Harman Patil

Enterobacter

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Kingdom  Bacteria
Order  Enterobacteriales
Scientific name  Enterobacter
Rank  Genus
Phylum  Proteobacteria
Family  Enterobacteriaceae
Higher classification  Enterobacteriaceae
Enterobacter httpsuploadwikimediaorgwikipediacommons77
Lower classifications  Enterobacter cloacae, Enterobacter aerogenes

Proteus enterobacter y citrobacter


Enterobacter is a genus of common Gram-negative, facultatively anaerobic, rod-shaped, non-spore-forming bacteria of the family Enterobacteriaceae. Several strains of these bacteria are pathogenic and cause opportunistic infections in immunocompromised (usually hospitalized) hosts and in those who are on mechanical ventilation. The urinary and respiratory tracts are the most common sites of infection. The genus Enterobacter is a member of the coliform group of bacteria. It does not belong to the fecal coliforms (or thermotolerant coliforms) group of bacteria, unlike Escherichia coli, because it is incapable of growth at 44.5 °C in the presence of bile salts. Some of them showed quorum sensing properties as reported before

Contents

Two clinically important species from this genus are E. aerogenes and E. cloacae.

Enterobacter cloacae


Biochemical characteristics

The genus Enterobacter ferments lactose with gas production during a 48-hour incubation at 35-37 °C in the presence of bile salts and detergents. It is oxidase-negative, indole-negative, and urease-variable.

Treatment

  • Note: Treatment is dependent on local trends of antibiotic resistance.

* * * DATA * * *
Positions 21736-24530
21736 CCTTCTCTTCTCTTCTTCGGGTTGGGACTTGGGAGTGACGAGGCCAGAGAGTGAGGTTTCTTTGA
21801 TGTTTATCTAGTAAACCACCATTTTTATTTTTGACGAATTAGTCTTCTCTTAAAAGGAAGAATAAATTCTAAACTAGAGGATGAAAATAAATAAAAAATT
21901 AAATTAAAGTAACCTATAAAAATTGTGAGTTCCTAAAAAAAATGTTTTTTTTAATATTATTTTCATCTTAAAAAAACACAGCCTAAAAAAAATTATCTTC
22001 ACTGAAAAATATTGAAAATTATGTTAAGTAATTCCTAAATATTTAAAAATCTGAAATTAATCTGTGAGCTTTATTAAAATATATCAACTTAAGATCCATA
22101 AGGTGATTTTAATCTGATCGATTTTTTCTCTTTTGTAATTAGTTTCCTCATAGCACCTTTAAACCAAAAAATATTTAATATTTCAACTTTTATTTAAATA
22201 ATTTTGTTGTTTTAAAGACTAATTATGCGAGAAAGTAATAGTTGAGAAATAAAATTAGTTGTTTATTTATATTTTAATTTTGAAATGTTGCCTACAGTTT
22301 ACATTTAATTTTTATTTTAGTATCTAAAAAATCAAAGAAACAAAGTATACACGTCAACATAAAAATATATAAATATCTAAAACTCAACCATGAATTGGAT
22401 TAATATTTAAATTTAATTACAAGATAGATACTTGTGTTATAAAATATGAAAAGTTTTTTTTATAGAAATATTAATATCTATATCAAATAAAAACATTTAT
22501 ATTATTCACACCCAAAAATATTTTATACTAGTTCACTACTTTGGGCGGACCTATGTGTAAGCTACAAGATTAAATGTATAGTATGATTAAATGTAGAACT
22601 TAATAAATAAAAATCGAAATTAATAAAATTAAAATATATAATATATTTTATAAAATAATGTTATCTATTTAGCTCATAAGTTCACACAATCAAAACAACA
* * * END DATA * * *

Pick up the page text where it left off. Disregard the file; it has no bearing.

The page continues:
1. Cefepime, a fourth-generation cephalosporin from the β-Lactam antibiotic class.
    2. Imipenem (carbapenems) is often the antibiotic of choice.
    3. Aminoglycosides such as amikacin have been found to be very effective, as well.
    4. Quinolones can be an effective alternative.

    Linked to obesity

    A recent study has shown that the presence of Enterobacter cloacae B29 in the gut of a morbidly obese individual may have contributed to the patient’s obesity. Reduction of the bacterial load within the patient’s gut, from 35% E. cloacae B29 to non-detectable levels, was associated with a parallel reduction in endotoxin load in the patient and a concomitant, significant reduction in weight. Furthermore, the same bacterial strain, isolated from the patient, induced obesity and insulin resistance in germfree C57BL/6J mice that were being fed a high-fat diet. The study concludes that E. cloacae B29 may contribute to obesity in its human hosts through an endotoxin-induced, inflammation-mediated mechanism.

    References

    Enterobacter Wikipedia


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